In 1995 Agnes, a woman of Greek Cypriot origin who spoke little English, was diagnosed as suffering from a cataract affecting her right eye.
In January 1997, when she was aged 73, surgery was recommended. Agnes did not wish for the operation to be performed under local anaesthetic, and was referred to the Royal Free Hospital for the operation to be performed under a general anaesthetic.
In April 1997, Agnes was telephoned by a Greek speaking doctor from the Royal Free who said that due to a cancellation she could undergo the operation at short notice.
When she attended for the pre-operative assessment at the hospital, the Greek doctor persuaded her to undergo the operation under local anaesthetic ignoring her expressions of anxiety at this prospect.
Agnes was admitted for surgery on 15 April 1997. As soon as the drapes were put over her head and face, she expressed anxiety and as the operation proceeded, she became panic-stricken, sweating and shaking. The Greek doctor told her to keep still or she would be blinded.
In the event, the posterior capsule ruptured during lens implantation and she had to undergo laser surgery post operatively to remove a vitreous strand incarcerated in the surgical wound. She suffered a permanent loss of potential visual acuity in her right eye.
The Royal Free Hospital at an early stage indicated their desire to settle the claim without an admission of liability. The hospital’s expert’s report agreed that the capsule probably would not have ruptured if the operation had been performed under a general anaesthetic.
However, the hospital disputed the extent of visual acuity lost. The defendant argued, that nothing should be recovered for a percentage loss of potential acuity as damages are not recoverable for loss of a chance. In the event, the claim was settled for £10,000 without issue of proceedings.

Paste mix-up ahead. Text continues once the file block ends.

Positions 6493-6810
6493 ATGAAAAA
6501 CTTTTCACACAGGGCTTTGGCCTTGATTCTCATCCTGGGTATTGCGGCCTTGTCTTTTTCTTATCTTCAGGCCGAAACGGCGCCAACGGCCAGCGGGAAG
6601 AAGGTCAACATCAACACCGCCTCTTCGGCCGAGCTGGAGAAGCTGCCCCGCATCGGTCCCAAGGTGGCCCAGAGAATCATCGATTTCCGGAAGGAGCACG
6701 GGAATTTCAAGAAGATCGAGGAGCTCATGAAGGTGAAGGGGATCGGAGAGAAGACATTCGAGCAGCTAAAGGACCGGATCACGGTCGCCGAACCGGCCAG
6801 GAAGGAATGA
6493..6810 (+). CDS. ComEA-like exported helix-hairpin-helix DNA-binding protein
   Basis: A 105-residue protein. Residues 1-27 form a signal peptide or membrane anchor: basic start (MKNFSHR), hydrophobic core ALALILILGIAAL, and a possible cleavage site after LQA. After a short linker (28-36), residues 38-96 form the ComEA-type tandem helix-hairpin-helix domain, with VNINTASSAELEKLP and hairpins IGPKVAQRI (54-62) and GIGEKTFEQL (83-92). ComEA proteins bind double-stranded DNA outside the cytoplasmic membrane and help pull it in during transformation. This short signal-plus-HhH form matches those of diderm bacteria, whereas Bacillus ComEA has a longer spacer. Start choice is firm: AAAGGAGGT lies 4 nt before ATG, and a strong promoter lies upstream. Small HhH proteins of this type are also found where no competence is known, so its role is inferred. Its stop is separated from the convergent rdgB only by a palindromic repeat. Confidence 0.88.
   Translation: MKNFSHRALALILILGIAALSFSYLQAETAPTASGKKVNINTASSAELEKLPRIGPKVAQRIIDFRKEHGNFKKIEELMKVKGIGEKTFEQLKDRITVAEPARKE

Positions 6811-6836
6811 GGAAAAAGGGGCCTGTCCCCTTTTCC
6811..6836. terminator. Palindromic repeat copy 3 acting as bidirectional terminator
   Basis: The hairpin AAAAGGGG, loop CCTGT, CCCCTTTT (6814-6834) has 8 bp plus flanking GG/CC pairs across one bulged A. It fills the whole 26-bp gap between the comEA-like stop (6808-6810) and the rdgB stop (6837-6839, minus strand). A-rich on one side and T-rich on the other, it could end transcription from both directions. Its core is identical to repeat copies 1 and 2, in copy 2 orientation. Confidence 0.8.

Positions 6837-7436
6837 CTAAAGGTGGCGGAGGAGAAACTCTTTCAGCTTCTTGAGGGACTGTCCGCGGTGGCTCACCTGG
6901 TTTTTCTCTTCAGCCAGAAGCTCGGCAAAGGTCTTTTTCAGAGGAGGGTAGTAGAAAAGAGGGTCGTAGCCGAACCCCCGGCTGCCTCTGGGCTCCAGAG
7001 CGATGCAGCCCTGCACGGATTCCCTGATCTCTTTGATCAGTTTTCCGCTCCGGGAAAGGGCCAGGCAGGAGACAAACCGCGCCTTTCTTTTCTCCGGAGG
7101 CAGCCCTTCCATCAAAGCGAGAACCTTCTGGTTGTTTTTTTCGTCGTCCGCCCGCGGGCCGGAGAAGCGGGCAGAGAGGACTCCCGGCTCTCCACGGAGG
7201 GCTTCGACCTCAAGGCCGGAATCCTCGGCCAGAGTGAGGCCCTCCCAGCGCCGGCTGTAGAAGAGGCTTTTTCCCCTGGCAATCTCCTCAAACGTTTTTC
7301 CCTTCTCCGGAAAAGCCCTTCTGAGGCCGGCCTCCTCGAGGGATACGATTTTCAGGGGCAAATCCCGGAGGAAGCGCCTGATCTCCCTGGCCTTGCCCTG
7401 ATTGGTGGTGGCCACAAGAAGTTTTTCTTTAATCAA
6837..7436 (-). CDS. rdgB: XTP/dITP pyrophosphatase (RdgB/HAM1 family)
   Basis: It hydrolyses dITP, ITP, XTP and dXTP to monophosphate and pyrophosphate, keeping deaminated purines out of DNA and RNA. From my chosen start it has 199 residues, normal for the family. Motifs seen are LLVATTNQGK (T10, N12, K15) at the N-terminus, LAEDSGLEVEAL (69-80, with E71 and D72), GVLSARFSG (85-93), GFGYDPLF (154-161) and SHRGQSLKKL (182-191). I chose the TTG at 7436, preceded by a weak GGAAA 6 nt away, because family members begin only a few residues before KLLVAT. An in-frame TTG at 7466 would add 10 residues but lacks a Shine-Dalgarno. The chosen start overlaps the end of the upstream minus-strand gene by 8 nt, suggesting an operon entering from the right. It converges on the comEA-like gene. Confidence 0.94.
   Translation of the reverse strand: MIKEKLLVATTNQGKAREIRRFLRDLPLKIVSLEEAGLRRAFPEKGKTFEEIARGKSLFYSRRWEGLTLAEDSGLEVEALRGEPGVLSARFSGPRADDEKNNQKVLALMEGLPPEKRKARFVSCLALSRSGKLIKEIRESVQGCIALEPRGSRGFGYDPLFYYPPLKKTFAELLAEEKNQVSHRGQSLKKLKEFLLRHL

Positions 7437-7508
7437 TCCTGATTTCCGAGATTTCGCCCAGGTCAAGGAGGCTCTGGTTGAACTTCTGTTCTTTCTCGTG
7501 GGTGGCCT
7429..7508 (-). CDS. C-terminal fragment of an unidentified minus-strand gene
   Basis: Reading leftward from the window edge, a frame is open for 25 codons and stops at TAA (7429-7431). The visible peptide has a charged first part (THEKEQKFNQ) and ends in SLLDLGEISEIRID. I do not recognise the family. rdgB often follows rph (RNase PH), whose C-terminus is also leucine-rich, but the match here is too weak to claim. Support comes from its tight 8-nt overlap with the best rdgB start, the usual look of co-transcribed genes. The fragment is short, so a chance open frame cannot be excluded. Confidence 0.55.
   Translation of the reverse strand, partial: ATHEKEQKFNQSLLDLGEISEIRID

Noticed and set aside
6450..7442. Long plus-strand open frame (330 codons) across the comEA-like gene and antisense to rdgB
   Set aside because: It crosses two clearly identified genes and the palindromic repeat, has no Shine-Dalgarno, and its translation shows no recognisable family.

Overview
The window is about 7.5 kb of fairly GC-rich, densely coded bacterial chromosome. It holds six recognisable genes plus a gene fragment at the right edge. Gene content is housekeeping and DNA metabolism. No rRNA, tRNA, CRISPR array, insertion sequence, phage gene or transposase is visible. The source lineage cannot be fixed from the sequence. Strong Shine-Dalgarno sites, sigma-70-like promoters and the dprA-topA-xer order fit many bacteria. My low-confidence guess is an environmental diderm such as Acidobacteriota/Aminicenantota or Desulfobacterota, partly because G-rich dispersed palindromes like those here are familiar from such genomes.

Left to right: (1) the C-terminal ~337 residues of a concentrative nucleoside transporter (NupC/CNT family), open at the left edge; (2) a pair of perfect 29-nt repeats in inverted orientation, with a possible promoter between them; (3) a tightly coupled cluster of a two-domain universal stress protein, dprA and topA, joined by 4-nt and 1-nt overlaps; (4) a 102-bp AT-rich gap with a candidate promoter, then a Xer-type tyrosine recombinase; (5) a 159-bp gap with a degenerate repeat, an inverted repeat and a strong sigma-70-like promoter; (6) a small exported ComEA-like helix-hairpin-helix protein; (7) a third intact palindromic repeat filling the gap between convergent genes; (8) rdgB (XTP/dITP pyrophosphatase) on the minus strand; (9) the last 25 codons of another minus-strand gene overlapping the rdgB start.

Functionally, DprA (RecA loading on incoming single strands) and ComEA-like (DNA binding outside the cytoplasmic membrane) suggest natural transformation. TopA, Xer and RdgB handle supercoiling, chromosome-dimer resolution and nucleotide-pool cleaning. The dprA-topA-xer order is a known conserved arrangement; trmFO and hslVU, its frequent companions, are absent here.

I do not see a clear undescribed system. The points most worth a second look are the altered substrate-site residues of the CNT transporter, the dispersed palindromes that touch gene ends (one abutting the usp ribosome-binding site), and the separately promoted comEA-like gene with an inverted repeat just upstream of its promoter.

Contact us on freephone 0800 358 3848
Or start your claim online.
"The group is praised for its commitment to 'demystifying the legal process' while this is a firm for which the client has always been a priority"
Fieldfisher has successfully been recognised as an "Occupation and Asbestos Disease Specialists" Fieldfisher are now recognised as assessors
Charities we support
Sepsis deaths recorded in hospitals rose by more than a third in two years
In a heart-breaking reminder of the tragedy of sepsis, William Meade's mother Melissa commented in the press this month following a report that sepsis deaths have risen by more than a third in two years.
Caron Heyes reacts to worrying report of death of twins in hospitals
An extremely concerning report from the Twins and Multiple Births Association (Tamba), commissioned by the Department of Health, has revealed that key recommendations to ensure the safety of multiple births are not being followed by many hospitals.
Fieldfisher supports family of pregnant woman who died from sepsis at Basildon Hospital
Following the inquest into the death of Reeta Saidha from sepsis at Basildon Hospital in December 2017, Iona Meeres-Young will pursue a civil claim against the hospital trust on behalf of Mrs Saidha's husband, Bhooshan, and their two daughters.